Tuesday, April 02, 2013

Integrating the Digital and Physical Worlds with Enterprise Mobility

New York City oversees 900,000 buildings and picks up 12,000 tons of trash per day.  They know how much electricity is used in the average house/apartment.  They know how many people live in the average unit.  They know what neighborhoods complain the most.  They know the health inspection records of restaurants in the area.  They have information on boilers, sprinkler systems, local taxes paid, numbers of heart attacks, fires, roach complaints, construction noise, commuting habits and test scores all stored in massive data archives available for Big Data analysis.

This is digital data, however, if you are looking to move into a new physical neighborhood in New York City, you might find this information incredibly valuable.  Real-time and Big Data capabilities integrated with location services on smartphones have the ability to revolutionize the way we live and work.

It is not hard to imagine wearing Google Glasses with this kind of data coming up on your lenses in real-time as you look at different buildings while walking down the street.

The data in New York City archives can tell you the average response times of the N.Y.P.D. to crimes in progress by neighborhood.  They can tell you where crimes were reported, the type and frequency of the crime and how it compares with other neighborhoods and cities.  They can tell you which zip codes have the youngest populations, highest SAT scores, most electricity consumed, most rat sightings reported and most laundromats.  All of this information can augment the reality of what you are seeing from a street view as you are walking down the sidewalk.

This is the kind of data that provides true situational awareness.  I want this kind of information when I am walking in a new city.  I want this kind of information when I am looking to move to a new neighborhood.  To me, this is a killer mobile app that I am willing to pay for, and what is funny is it is really all about Big Data.  The mobile app and GPS sensor on your smartphone are querying Big Data analytics in real-time as you are walking down the street.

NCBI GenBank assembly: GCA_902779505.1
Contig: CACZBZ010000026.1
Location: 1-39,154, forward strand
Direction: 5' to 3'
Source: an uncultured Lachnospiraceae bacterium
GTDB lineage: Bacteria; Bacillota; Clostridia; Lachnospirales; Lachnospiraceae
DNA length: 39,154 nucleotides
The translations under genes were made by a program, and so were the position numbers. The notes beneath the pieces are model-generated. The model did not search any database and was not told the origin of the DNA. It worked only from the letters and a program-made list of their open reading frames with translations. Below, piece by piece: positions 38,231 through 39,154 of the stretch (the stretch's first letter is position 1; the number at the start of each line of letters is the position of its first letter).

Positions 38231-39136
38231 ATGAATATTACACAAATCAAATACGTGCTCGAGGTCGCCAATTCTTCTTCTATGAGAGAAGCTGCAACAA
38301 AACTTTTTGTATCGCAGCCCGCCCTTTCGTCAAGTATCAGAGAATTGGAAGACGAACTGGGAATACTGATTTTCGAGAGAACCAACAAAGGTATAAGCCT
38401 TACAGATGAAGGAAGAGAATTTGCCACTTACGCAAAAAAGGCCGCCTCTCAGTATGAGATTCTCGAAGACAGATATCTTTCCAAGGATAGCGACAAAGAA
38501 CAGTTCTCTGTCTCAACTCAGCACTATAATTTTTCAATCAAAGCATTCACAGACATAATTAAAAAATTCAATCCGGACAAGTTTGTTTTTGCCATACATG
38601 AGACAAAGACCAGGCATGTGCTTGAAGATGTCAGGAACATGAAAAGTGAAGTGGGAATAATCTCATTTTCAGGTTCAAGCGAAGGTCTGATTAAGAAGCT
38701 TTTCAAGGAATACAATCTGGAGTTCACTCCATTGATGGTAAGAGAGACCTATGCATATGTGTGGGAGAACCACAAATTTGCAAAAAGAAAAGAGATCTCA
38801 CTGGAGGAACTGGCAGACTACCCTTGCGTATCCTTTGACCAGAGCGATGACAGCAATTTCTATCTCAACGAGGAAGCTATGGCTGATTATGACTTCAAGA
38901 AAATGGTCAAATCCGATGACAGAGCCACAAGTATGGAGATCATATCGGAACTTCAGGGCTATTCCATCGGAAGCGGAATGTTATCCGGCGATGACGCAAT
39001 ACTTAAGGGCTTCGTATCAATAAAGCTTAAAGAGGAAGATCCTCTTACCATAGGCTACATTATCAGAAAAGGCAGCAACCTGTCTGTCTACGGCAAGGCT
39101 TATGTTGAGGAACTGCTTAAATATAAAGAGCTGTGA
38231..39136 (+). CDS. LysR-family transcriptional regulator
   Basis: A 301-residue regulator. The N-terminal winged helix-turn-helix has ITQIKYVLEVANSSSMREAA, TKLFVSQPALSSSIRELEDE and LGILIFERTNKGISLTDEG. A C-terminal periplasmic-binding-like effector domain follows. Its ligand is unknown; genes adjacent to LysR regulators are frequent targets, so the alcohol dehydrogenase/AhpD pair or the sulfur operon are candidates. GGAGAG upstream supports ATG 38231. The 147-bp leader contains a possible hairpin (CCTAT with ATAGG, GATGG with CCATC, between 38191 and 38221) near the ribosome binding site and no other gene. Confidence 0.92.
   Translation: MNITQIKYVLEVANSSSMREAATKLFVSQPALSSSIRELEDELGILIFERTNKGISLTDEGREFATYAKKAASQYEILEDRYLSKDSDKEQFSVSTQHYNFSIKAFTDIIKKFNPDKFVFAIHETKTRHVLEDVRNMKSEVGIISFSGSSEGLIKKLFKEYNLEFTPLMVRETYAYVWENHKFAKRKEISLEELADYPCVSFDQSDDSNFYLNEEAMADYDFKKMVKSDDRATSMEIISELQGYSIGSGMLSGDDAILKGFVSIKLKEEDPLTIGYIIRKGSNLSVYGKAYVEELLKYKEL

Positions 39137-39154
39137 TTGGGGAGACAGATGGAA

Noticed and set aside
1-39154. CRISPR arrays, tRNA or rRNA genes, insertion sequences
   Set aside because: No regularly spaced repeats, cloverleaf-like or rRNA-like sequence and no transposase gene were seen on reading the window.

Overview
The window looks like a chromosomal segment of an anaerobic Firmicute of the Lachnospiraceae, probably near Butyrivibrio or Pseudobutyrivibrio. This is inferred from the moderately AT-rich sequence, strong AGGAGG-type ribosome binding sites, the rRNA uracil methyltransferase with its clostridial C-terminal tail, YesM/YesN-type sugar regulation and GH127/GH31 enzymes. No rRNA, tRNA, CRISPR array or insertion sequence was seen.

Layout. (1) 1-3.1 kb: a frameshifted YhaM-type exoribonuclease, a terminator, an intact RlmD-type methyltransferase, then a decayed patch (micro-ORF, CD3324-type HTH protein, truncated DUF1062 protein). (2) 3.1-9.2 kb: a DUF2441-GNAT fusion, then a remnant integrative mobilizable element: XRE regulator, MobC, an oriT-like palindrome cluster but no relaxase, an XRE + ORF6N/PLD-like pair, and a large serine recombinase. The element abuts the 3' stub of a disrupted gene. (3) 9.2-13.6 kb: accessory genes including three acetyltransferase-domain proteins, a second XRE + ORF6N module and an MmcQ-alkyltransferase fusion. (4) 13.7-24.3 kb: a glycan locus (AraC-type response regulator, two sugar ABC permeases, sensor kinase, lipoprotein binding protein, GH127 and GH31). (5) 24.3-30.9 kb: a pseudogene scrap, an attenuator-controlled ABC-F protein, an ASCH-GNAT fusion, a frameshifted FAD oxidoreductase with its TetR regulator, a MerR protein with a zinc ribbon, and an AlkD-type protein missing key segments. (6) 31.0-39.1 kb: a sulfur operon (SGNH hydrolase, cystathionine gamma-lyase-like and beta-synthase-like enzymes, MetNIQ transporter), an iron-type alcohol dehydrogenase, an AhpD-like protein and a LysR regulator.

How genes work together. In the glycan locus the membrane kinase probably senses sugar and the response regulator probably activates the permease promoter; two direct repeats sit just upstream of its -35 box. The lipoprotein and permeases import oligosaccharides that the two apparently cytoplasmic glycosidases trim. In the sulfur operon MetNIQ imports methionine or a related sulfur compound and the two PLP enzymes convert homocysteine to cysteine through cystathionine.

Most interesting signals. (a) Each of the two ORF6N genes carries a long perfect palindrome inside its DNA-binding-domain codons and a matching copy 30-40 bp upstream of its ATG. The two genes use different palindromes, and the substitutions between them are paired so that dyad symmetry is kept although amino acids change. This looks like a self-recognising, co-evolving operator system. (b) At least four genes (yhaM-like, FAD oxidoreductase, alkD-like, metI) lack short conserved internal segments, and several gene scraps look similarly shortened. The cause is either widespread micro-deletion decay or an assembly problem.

If I want this capability personally, what about enterprises?  Where is the best place to locate a business or sell a product?  Where are the demographics that are best for your particular products and services?  What neighborhoods are safe, and which are not for your construction crew and projects?

I personally want to know this information, but is this knowledge good for society?  I am not sure.  How does a neighborhood become revitalized and move past its historic data record?  How do we integrate ex-cons and ex-sex offenders back into society if they cannot move beyond their past?  These are all interesting problems to ponder.

The bottom line is that enterprise mobility integrated with big data analytics is going to change the way we see the world around us and conduct business.  The physical world is going to be augmented by the digital world.

For more information on this subject read, The Mayor's Geek Squad in the Sunday, March 24, 2013 edition of the New York Times.
Kevin Benedict, Head Analyst for Social, Mobile, Analytics and Cloud (SMAC) Cognizant
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Full Disclosure: These are my personal opinions. No company is silly enough to claim them. I am a mobility and SMAC analyst, consultant and writer. I work with and have worked with many of the companies mentioned in my articles.